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“Nearly all men can stand adversity, but if you want to test a man’s character, give him power.” Abraham Lincoln

Posts Tagged ‘Salam Fayyad

Twitter, The Middle East And Racism in Italy.

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I find Twitter very useful for keeping up with events.

Of course, there is the danger of too much information and keeping track of things is sometimes hard. Still, certain issues deserve scrutiny, so here’s a selection of a few things I came across on Twitter recently.

Racism in Italy, or in any part of Europe is not new but the HRW’s documenting of it makes depressing reading, as if no lessons have been learnt:

“Instances of horrific racist violence in Italy have been widely reported on in the past several years. Some of the more notorious incidents include the October 2008 brutal beating of a Chinese man by a group of youngsters as he waited for a bus in Tor Bella Monaca, a district of Rome that has seen numerous attacks on immigrants. In this case, the attackers shouted racist insults, such as “shitty Chinaman.”[75] Seven teenagers were arrested hours after the incident.[76]

In February 2009, two adults and a 16-year-old attacked an Indian man in Nettuno, near Rome, beating him and then dousing him with gasoline and setting him on fire.[77] All three were convicted without the aggravating circumstance of racial motivation.[78] In May 2009, a Senegalese actor named Mohamed Ba was knifed in the stomach as he waited for the tram in MIlan.[79] Ba’s aggressor has never been identified or apprehended, according to Ba and a close personal friend.[80]

The focus on of immigration issues for political ends in an increasingly diverse society has created an environment for open expression of racist and xenophobic sentiment. “A particular kind of language has been dusted off … making it so that openly racist expressions in everyday conversation don’t provoke any kind of concern,” according to Deputy Jean-Léonard Touadi.[81] Francesca Sorge, a lawyer in a firm that represents victims of discrimination and racist violence, agreed, saying that “phrases like, ‘You foreigners go away,’ are taken as part of the common lexicon of normal urban rudeness.”[82]”

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Safer Than Arafat.

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I ran across this piece on Salam Fayyad, who is called the Palestinian Ben-Gurion. I don’t know yet, but I thought that the end of this bit was funny:

Throughout the 1990s, poverty was endemic in the West Bank, and yet Arafat and his wife, Suha, lived like royalty. The International Monetary Fund estimated that from 1995 to 2000 Arafat stole $900 million from the Palestinian Authority. Fayyad, with his advanced degrees, Italian suits, and reputation for incorruptibility, set to work modernizing and un-corrupting this third-world political economy. In 2003, he gave an interview to Lesley Stahl of 60 Minutes in which he accused Arafat of using a network of monopolies in commodities like flour and cement to siphon off most of the cash. According to David Samuels, who wrote about Arafat’s reign of corruption in a 2005 profile in The Atlantic, “the price of a ton of cement in Gaza [was] $74, of which $17 went into Arafat’s private bank account.” The biggest sieve, though, was the Petroleum Corporation, which operated as a P.A. slush fund. “If there was not money in the treasury, [Arafat] went to the Petroleum Corporation,” Fayyad told Stahl.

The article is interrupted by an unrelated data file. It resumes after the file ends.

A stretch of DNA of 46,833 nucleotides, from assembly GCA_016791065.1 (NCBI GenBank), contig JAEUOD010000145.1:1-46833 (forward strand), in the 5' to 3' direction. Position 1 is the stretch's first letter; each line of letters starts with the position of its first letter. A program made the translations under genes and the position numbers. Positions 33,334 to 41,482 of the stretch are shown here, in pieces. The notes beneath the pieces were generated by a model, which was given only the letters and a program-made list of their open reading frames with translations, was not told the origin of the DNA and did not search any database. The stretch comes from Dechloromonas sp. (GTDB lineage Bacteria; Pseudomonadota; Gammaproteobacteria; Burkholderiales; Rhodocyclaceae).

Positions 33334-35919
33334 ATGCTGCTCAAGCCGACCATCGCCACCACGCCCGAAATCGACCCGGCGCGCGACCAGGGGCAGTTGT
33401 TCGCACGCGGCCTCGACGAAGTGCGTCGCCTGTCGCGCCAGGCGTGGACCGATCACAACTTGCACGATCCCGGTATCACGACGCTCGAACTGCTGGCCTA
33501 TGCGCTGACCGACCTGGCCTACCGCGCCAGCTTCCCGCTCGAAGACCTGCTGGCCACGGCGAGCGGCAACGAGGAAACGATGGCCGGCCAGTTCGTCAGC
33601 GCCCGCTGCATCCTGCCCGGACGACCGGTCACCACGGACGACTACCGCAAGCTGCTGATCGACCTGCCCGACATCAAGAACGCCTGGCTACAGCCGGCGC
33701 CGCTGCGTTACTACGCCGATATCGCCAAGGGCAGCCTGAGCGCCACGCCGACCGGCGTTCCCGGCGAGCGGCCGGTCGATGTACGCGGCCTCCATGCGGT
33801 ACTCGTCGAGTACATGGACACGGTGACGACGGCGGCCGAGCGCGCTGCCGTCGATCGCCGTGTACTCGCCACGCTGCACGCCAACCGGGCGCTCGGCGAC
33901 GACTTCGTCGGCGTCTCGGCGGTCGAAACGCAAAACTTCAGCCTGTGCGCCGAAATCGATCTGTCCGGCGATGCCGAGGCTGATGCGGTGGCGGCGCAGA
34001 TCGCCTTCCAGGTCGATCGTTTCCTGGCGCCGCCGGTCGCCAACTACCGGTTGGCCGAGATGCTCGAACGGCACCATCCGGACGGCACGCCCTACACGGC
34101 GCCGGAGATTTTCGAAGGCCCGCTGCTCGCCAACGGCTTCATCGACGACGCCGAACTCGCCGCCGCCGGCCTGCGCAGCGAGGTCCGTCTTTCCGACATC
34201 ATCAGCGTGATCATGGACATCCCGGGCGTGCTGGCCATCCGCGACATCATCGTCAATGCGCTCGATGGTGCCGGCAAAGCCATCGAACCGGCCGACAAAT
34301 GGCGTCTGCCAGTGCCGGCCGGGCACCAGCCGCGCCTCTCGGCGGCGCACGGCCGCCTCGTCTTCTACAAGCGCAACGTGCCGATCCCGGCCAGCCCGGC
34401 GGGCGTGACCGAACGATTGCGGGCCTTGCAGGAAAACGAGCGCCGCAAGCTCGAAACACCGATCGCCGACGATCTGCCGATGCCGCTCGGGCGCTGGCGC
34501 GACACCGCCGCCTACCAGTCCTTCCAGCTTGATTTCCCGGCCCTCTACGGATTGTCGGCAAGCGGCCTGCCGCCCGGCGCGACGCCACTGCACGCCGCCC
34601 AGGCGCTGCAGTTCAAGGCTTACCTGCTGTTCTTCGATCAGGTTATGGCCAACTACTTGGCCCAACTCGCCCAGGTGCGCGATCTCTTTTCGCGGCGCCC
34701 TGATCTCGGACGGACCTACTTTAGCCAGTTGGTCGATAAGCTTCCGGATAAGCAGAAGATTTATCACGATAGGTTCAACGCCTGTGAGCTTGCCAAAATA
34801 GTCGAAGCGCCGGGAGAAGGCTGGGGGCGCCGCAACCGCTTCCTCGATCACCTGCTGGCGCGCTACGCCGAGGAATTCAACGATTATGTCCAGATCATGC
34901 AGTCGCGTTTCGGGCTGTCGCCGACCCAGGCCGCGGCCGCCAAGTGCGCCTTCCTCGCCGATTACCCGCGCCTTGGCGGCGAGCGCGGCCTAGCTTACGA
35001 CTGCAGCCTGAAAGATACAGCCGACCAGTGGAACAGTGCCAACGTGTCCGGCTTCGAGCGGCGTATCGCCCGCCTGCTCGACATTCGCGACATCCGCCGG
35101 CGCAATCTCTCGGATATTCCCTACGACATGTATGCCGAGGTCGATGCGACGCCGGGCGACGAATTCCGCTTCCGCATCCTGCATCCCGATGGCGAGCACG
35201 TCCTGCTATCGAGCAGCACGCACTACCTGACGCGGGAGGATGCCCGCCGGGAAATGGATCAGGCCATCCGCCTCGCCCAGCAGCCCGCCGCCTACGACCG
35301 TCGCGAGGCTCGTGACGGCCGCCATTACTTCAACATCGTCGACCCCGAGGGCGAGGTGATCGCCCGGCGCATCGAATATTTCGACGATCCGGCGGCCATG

Ultimately, Fayyad shut down the petroleum company, prompting speculation that he would be murdered by vengeful agents of the PLO. What saved Fayyad’s life was a mixture of morality and cunning: in one of his first major reforms as finance minister, he started paying P.A. security forces by direct deposit. Previously, they’d been paid in cash, and officials who handled that cash—including even P.A. ministers—routinely skimmed from it. By popular estimate, 50 percent of P.A. security personnel’s income was stolen every pay cycle, so Fayyad’s switch to direct deposit effectively doubled their salaries. “After that,” Barnett said, “when Salam walked down the street, even in Gaza, the police saluted him. He was probably safer than Arafat.”

Written by modernityblog

17/12/2009 at 02:21

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